The “Great Woods”

No one who has not gazed upon a beautiful, mirror-like lake, surrounded by an unbroken forest of tall pines and picturesque cedars and hemlocks, can form anything like a correct idea of the picture afforded the early settlers in the village of Clam Lake [later renamed to Cadillac]. It seems almost sacrilege that such beauty of scenery should have had to yield before the insatiable maw of the woodman’s ax and saw-mill’s glittering teeth, but the marts of commerce have no sentiment or romance, and natures loveliness must be yielded up to the demands of business, and the glory of her forests and the grandeur of its solitudes must be laid waste that man may reap fortunes out of what it has taken her centuries to produce. If the denuded lands had been turned into waving wheat fields there would have seemed to be come recompense for the ruthless slaughter of the forests, but to see the vast areas of lands covered with nothing but stumps and a stubby growth of bushes, makes one wish that the task of cutting away the great forests of pine had been much less rapidly done, so that the present and future generations could have had a glimpse of their royal beauty and sublimity. But how useless it is to moralize.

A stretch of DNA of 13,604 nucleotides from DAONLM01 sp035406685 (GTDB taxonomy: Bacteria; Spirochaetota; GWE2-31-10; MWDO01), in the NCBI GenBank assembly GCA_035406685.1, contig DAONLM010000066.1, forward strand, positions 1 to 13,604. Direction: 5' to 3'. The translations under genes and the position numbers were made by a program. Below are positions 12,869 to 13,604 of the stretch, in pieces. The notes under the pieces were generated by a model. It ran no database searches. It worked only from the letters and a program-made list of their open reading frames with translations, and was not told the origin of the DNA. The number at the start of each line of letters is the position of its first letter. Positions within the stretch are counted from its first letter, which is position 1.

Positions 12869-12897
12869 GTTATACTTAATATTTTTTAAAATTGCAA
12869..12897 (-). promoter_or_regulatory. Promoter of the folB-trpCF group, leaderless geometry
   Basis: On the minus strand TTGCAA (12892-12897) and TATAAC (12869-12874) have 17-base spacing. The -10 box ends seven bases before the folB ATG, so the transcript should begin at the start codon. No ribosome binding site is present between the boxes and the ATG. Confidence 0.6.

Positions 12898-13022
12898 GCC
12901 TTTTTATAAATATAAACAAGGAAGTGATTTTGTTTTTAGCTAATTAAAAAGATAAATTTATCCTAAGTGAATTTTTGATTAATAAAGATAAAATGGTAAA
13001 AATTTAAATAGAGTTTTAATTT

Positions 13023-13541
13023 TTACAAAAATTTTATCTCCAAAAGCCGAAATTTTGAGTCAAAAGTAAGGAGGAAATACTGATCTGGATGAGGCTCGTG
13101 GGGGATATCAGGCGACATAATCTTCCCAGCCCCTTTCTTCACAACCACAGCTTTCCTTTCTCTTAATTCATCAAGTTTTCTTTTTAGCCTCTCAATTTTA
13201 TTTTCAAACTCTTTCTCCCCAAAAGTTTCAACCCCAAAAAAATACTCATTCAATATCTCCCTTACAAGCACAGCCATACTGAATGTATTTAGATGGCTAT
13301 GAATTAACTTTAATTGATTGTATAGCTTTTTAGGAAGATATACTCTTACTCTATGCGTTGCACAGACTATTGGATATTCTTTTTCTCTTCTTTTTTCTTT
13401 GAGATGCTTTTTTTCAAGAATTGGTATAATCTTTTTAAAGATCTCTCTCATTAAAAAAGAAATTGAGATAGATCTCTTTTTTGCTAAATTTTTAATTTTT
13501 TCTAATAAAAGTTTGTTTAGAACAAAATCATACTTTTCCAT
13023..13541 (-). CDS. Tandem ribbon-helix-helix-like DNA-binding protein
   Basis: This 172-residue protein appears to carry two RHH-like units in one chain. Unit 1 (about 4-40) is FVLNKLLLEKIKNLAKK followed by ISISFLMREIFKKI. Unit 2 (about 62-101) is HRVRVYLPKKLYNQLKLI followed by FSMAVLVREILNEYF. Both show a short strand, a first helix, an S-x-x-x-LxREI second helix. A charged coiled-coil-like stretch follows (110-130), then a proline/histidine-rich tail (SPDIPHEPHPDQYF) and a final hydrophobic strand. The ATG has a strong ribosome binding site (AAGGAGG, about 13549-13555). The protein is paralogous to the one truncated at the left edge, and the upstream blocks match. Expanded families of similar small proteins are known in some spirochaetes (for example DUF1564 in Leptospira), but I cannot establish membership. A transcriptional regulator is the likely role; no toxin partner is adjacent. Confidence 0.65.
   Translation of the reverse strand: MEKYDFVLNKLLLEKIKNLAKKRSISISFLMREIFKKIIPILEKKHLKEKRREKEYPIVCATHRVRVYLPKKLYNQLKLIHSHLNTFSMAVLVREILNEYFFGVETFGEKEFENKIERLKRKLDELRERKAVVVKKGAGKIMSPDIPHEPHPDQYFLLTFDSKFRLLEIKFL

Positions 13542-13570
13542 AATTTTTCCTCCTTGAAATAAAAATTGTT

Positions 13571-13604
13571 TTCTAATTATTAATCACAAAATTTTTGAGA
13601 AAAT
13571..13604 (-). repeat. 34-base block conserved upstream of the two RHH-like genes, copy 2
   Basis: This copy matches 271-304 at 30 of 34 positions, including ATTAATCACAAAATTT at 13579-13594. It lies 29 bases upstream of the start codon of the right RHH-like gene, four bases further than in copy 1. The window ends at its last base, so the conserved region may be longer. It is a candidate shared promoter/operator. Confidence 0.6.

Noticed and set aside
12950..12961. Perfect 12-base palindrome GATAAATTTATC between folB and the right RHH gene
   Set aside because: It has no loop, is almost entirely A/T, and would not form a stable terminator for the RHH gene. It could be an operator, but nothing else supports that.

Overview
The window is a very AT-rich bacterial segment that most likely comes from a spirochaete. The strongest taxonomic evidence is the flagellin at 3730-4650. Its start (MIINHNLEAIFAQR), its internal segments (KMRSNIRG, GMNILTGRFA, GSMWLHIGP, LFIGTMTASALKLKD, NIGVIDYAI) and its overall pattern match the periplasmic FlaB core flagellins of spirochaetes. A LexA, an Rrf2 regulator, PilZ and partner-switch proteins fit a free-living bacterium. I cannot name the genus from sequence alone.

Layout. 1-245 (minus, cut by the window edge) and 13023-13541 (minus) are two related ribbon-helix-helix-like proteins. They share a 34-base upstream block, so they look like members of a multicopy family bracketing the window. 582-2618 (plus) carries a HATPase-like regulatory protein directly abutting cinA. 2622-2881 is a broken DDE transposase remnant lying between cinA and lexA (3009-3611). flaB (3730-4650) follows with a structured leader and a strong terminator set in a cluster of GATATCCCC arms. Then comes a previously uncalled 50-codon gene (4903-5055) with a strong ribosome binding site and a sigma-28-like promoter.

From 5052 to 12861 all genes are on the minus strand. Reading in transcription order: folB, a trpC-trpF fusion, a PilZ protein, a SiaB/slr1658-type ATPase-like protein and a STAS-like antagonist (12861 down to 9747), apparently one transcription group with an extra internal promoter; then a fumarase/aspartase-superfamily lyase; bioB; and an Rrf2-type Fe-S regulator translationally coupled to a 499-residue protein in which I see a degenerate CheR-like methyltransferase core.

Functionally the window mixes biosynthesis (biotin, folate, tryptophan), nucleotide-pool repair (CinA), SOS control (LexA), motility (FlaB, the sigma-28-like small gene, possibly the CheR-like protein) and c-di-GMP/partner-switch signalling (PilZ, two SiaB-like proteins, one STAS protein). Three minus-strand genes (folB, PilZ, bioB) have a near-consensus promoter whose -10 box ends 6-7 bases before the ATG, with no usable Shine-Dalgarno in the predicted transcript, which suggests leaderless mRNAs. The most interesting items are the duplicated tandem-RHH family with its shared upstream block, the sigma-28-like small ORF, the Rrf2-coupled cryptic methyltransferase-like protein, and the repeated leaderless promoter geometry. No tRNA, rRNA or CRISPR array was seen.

— John H Wheeler, History of Wexford County, Michigan, 1903, pp 287-288

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